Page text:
Is your Woodpecker a Lesser Spot or a Great Spot?
Great Spots are found widely throughout Britain, they are common in woodland and readily visit garden feeders. Lesser Spots are scarce and rarely seen. So you are much more likely to see a Great Spot than a Lesser Spot. But young Great Spots have a red head - don't confuse tham with a male Lesser Spot.
You can easily tell the difference………..
Finding Lesser Spotted Woodpecker nests
Here are some tips for finding and monitoring woodpecker nests, especially Lesser Spots based on the experiences of our volunteers.
Go to an area where you saw or heard LSW earlier in the year. Spend time in the area and:
Lesser Spot nesting update 28 April 2022
Thanks to all LesserSpotNet volunteers who have been searching for LSW breeding territories and nests as part of our project.
We are now (late April) coming to the end of the peak period of detectability when birds can be found by their calls and drumming. Even during this period, the birds are by no means easy. As our volunteers will know well.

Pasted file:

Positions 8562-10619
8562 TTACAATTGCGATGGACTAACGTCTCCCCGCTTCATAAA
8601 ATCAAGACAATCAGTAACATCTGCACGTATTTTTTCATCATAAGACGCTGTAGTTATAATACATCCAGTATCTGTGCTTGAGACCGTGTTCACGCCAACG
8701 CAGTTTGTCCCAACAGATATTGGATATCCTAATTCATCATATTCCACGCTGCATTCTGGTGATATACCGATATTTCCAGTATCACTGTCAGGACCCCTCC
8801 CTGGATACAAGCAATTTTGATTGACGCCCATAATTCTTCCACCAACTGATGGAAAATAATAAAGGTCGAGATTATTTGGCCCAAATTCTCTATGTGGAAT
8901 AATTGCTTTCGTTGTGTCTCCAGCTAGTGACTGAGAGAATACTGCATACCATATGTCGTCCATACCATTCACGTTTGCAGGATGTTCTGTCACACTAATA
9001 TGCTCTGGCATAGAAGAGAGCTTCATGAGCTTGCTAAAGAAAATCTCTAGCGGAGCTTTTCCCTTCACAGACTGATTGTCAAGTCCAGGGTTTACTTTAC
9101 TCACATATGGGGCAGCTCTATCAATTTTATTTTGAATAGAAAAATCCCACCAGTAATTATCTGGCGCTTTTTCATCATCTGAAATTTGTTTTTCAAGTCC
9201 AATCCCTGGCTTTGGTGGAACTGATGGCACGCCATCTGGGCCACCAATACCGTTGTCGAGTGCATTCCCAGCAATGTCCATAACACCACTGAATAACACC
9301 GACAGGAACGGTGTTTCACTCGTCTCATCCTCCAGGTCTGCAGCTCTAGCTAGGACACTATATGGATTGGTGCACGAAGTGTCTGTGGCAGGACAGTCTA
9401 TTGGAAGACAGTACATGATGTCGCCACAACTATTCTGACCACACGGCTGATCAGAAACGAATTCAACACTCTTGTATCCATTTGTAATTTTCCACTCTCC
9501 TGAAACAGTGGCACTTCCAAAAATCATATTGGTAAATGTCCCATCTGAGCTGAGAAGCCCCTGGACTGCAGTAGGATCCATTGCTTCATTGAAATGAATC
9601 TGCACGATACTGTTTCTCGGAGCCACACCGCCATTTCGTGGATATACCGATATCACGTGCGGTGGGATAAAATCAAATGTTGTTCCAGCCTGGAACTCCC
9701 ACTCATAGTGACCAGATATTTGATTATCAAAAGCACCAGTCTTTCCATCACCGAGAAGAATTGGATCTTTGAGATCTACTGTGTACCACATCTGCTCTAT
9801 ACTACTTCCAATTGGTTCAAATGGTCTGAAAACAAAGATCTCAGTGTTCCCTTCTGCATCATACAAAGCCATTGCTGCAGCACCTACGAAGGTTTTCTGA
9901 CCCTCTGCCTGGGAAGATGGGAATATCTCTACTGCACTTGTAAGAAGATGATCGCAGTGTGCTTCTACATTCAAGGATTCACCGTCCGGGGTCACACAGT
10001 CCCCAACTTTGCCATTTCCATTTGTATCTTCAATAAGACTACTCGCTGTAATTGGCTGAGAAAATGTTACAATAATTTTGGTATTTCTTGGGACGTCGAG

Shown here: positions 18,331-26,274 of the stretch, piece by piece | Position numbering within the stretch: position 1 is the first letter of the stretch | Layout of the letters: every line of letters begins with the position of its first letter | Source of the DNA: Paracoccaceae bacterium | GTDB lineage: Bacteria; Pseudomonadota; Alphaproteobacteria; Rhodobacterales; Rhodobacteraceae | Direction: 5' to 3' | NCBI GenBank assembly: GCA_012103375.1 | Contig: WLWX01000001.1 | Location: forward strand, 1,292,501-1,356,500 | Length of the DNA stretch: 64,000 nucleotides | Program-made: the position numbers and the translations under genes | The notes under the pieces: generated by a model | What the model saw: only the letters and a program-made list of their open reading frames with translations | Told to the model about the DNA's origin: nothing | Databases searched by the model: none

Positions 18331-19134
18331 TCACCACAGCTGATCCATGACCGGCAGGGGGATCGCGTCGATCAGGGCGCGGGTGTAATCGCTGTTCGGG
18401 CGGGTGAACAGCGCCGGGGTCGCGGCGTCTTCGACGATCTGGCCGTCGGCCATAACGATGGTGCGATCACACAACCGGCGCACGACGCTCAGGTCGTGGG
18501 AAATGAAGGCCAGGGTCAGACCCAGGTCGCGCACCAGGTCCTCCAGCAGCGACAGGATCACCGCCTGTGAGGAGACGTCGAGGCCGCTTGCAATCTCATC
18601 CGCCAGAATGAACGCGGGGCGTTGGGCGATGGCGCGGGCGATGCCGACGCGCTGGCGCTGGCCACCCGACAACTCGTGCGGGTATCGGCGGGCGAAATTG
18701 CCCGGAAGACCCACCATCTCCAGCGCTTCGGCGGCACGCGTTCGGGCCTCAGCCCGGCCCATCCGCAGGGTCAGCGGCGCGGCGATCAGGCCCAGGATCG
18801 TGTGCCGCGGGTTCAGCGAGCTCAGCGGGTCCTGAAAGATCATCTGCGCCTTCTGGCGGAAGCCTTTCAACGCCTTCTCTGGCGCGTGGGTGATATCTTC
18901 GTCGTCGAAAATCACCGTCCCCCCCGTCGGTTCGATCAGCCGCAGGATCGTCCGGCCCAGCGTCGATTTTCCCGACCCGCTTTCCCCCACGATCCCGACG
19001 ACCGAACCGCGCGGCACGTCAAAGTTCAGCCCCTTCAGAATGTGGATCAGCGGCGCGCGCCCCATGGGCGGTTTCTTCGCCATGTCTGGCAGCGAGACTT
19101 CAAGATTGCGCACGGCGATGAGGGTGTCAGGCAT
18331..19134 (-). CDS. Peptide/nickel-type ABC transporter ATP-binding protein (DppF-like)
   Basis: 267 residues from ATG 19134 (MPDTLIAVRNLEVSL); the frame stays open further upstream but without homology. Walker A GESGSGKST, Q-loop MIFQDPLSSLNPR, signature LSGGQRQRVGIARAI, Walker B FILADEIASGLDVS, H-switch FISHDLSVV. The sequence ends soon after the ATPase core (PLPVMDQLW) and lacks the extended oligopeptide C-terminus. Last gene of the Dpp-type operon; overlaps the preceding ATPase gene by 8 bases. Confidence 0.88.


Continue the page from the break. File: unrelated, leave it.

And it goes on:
The good news – observers in Devon, the New Forest, Norfolk and Sussex have found Lesser Spots excavating nesting cavities and some look ready for the female to lay eggs.
Lesser Spotted Woodpeckers - update April 2022
Lesser Spot Network has reports so far this year from 19 counties right across the LSW breeding range. Birds are most likely to be detected from February to April, when they are actively establishing territories and pairing up and before the trees came into leaf. We have already had two reports of birds excavating. Many thanks to all observers who have sent in records so far and those who searched in vain, please keep them coming.
Lesser Spotted Woodpecker Species Advisor appointed
We are very pleased that the UK Rare Birds Breeding Panel @ukrbbp has recognised the difficulty in collecting data and monitoring some rare breeding birds such as Lesser Spotted Woodpeckers and has appointed Ken Smith as Species Advisor for LSW to provide advice and encourage targeted recording.
Don't confuse juvenile Great Spotted Woodpeckers with male Lesser Spots - they both have red caps!
To download our newletters and reports, please use the links below: